Journal of Anesthesia

, Volume 24, Issue 4, pp 526–530 | Cite as

A comparison of direct laryngoscopic views depending on pillow height

  • Sang-Heon Park
  • Hee-Pyoung Park
  • Young-Tae Jeon
  • Jung-Won Hwang
  • Jin-Hee Kim
  • Jae-Hyon Bahk
Original Article



This study was conducted to determine the optimal pillow height for the best laryngoscopic view.


Fifty patients were enrolled and preanesthetic airway evaluations were recorded. After induction of anesthesia, the Macintosh 3 blade was used for direct laryngoscopy without a pillow or with a pillow 3, 6, or 9 cm high in randomized order while the laryngeal view was imaged continuously on a monitor of the integrated video system. The best direct laryngoscopic view was sought for in each condition and graded by one anesthesiologist. The correlations between the preanesthetic airway assessments and the pillow height providing the best laryngoscopic view were analyzed.


The laryngoscopic view with the 9-cm pillow was significantly superior to that with other pillows and without a pillow (P < 0.001). The incidence of difficult laryngoscopy (Cormack and Lehane grade 3) was 16% without a pillow. In these cases, laryngoscopic views were improved with a 9-cm pillow. In five patients with a short neck (<15 cm), better laryngoscopic view was observed with a 3- or 6-cm pillow compared with the 9-cm pillow. Neck length had a significant correlation (ρ = 0.326, P = 0.027) with the pillow height providing the best laryngoscopic views.


We recommend the use of a 9-cm pillow during direct laryngoscopy in the sniffing position. In contrast, pillows <9 cm appear to be advantageous in short-necked patients.


Pillow height Laryngoscopic view Sniffing position 


  1. 1.
    Miller R. Endotracheal intubation, 5th edn. Philadelphia: Elsevier Churchill Livingstone; 2000. p. 1426–36.Google Scholar
  2. 2.
    Benumof JL. Conventional (laryngoscopic) orotracheal and nasotracheal intubation (single lumen tube). In: Benumof JL, editors. Airway management: principle and practice. St. Louis: Mosby; 1996. p. 267.Google Scholar
  3. 3.
    Adnet F, Borron SW, Dumas JL, Lapostolle F, Cupa M, Lapandry C. Study of the “sniffing position” by magnetic resonance imaging. Anesthesiology. 2001;94:83–6.CrossRefPubMedGoogle Scholar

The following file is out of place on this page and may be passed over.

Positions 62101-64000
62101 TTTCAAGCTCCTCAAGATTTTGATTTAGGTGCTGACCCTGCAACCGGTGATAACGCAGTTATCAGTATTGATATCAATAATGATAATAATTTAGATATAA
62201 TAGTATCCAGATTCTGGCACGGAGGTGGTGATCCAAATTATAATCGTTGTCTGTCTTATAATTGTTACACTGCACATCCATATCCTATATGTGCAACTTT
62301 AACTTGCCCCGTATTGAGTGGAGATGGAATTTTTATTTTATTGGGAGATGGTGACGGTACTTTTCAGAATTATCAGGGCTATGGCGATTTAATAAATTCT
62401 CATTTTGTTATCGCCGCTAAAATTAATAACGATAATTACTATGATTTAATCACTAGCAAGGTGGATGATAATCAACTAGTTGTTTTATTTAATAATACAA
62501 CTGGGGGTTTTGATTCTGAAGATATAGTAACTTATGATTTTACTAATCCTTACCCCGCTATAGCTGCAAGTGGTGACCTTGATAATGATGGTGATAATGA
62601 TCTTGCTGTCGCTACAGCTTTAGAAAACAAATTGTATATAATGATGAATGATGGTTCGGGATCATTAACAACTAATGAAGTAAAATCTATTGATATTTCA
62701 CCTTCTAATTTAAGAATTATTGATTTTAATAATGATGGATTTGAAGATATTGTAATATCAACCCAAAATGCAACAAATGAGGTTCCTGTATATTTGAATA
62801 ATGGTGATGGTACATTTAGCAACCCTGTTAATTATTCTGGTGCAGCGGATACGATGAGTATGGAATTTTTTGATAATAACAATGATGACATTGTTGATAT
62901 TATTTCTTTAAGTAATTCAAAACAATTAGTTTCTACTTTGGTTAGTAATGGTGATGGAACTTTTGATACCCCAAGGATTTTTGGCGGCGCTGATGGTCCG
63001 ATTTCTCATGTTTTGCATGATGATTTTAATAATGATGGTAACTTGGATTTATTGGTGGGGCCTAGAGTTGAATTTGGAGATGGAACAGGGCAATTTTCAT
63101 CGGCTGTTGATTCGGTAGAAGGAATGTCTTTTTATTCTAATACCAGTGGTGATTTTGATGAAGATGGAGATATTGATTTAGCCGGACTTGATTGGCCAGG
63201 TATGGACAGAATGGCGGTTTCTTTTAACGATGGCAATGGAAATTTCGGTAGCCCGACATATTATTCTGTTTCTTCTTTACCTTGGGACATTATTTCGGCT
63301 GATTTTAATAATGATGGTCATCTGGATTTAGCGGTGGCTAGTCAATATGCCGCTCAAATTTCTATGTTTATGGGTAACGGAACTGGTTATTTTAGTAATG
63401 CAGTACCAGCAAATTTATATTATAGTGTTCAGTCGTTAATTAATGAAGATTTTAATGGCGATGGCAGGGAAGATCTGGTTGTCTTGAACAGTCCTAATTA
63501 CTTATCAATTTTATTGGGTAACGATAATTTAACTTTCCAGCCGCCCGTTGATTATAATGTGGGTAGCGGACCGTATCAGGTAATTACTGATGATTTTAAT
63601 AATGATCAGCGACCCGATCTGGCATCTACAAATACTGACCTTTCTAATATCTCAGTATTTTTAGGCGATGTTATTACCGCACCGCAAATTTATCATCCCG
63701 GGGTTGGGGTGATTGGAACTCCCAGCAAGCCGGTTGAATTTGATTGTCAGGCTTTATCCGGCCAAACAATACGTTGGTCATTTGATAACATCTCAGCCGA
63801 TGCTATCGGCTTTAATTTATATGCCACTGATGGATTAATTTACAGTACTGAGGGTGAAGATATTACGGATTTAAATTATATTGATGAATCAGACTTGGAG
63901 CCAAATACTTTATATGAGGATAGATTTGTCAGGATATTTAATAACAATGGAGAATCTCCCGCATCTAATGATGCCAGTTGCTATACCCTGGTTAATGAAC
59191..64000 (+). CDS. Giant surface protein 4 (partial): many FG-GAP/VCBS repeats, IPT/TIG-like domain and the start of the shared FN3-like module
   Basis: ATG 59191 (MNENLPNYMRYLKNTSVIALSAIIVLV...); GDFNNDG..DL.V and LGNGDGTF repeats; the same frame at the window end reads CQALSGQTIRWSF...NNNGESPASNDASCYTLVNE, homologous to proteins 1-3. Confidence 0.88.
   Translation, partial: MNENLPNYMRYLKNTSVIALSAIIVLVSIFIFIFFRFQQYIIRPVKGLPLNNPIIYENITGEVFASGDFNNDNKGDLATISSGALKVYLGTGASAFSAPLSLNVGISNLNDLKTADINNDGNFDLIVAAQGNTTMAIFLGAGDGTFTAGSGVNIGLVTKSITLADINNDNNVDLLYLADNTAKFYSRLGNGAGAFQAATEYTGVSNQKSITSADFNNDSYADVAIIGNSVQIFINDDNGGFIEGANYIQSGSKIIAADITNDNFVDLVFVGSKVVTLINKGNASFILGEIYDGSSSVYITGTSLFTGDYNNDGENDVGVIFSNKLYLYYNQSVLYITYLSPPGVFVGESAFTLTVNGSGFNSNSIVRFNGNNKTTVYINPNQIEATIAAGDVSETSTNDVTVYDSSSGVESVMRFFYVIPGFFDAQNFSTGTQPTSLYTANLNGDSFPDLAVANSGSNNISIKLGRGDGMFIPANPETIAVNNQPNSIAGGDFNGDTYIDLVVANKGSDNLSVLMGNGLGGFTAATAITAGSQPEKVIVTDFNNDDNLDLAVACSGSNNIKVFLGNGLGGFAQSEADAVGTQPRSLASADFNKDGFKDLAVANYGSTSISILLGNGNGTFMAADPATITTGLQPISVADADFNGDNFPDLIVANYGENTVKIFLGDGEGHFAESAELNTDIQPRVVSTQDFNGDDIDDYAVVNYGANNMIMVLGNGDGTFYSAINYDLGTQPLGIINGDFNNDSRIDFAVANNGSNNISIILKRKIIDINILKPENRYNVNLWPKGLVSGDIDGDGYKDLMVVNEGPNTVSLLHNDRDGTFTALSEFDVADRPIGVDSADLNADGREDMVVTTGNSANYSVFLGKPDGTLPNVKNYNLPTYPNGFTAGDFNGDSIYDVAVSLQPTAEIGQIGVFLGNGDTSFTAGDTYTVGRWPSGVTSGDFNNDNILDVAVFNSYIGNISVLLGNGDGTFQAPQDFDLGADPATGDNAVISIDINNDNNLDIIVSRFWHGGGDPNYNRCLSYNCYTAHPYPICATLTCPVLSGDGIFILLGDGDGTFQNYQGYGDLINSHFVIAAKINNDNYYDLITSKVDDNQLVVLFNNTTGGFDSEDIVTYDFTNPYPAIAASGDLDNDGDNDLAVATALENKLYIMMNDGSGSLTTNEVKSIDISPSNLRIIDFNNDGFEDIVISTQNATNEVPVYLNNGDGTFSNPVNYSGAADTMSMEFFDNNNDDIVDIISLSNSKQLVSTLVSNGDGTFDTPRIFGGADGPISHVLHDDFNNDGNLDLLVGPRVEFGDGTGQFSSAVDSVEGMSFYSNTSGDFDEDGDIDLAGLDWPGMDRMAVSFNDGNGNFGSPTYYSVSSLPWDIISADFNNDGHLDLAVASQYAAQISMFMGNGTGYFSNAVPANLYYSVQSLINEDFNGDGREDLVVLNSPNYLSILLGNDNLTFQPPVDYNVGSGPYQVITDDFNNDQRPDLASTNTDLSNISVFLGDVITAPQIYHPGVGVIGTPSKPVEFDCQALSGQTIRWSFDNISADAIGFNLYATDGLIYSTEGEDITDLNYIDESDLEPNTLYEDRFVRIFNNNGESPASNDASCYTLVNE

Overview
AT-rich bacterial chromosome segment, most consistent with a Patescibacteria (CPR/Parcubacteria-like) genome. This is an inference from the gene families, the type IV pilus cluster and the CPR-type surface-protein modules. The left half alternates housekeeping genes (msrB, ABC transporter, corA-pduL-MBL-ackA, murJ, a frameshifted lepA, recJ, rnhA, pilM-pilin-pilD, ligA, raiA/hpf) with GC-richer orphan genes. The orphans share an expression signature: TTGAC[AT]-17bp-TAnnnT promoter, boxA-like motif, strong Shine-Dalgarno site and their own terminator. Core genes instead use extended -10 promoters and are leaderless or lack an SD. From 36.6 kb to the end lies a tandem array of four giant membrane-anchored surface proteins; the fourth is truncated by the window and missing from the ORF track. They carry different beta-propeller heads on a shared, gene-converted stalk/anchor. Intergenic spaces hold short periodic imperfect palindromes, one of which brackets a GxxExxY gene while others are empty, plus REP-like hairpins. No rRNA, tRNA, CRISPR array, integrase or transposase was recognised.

4. 4.
    Adnet F, Baillard C, Borron SW, Denantes C, Lefebvre L, Galinski M, Martinez C, Cupa M, Lapostolle F. Randomized study comparing the “sniffing position” with simple head extension for laryngoscopic view in elective surgery patients. Anesthesiology. 2001;95:836–41.CrossRefPubMedGoogle Scholar
  5. 5.
    Lee BJ, Kang JM, Kim DO. Laryngeal exposure during laryngoscopy is better in the 25 degrees back-up position than in the supine position. Br J Anaesth. 2007;99:581–6.CrossRefPubMedGoogle Scholar
  6. 6.
    Collins JS, Lemmens HJ, Brodsky JB, Brock-Utne JG, Levitan RM. Laryngoscopy and morbid obesity: a comparison of the “sniff” and “ramped” positions. Obes Surg. 2004;14:1171–5.CrossRefPubMedGoogle Scholar
  7. 7.
    Savva D. Prediction of difficult tracheal intubation. Br J Anaesth. 1994;73:149–53.CrossRefPubMedGoogle Scholar
  8. 8.
    Wilson ME, Spiegelhalter D, Robertson JA, Lesser P. Predicting difficult intubation. Br J Anaesth. 1988;61:211–6.CrossRefPubMedGoogle Scholar
  9. 9.
    Axelsson S, Kjaer I, Bjornland T, Storhaug K. Longitudinal cephalometric standards for the neurocranium in Norwegians from 6 to 21 years of age. Eur J Orthod. 2003;25:185–98.CrossRefPubMedGoogle Scholar
  10. 10.
    Axelsson S, Kjaer I, Heiberg A, Bjornland T, Storhaug K. Neurocranial morphology and growth in Williams syndrome. Eur J Orthod. 2005;27:32–47.CrossRefPubMedGoogle Scholar
  11. 11.
    Levitan RM, Ochroch EA, Kush S, Shofer FS, Hollander JE. Assessment of airway visualization: validation of the percentage of glottic opening (POGO) scale. Acad Emerg Med. 1998;5:919–23.CrossRefPubMedGoogle Scholar
  12. 12.
    Cormack RS, Lehane J. Difficult tracheal intubation in obstetrics. Anaesthesia. 1984;39:1105–11.CrossRefPubMedGoogle Scholar
  13. 13.
    Page EB. Ordered hypotheses for multiple treatments: a significance test for linear ranks. J Am Stat Assoc. 1963;58:216–30.CrossRefGoogle Scholar
  14. 14.
    Horton WA, Fahy L, Charters P. Defining a standard intubating position using “angle finder”. Br J Anaesth. 1989;62:6–12.CrossRefPubMedGoogle Scholar
  15. 15.
    Kitamura Y, Isono S, Suzuki N, Sato Y, Nishino T. Dynamic interaction of craniofacial structures during head positioning and direct laryngoscopy in anesthetized patients with and without difficult laryngoscopy. Anesthesiology. 2007;107:875–83.CrossRefPubMedGoogle Scholar
  16. 16.
    Takenaka I, Aoyama K, Iwagaki T, Ishimura H, Kadoya T. The sniffing position provides greater occipito-atlanto-axial angulation than simple head extension: a radiological study. Can J Anaesth. 2007;54:129–33.CrossRefPubMedGoogle Scholar
  17. 17.
    Levitan RM, Mechem CC, Ochroch EA, Shofer FS, Hollander JE. Head-elevated laryngoscopy position: improving laryngeal exposure during laryngoscopy by increasing head elevation. Ann Emerg Med. 2003;41:322–30.CrossRefPubMedGoogle Scholar

Copyright information

© Japanese Society of Anesthesiologists 2010

Authors and Affiliations

  • Sang-Heon Park
    • 1
  • Hee-Pyoung Park
    • 2
  • Young-Tae Jeon
    • 1
  • Jung-Won Hwang
    • 1
  • Jin-Hee Kim
    • 1
  • Jae-Hyon Bahk
    • 2
  1. 1.Department of Anesthesiology and Pain MedicineSeoul National University Bundang HospitalGyeonggi-doKorea
  2. 2.Department of Anesthesiology and Pain MedicineSeoul National University HospitalSeoulKorea

Personalised recommendations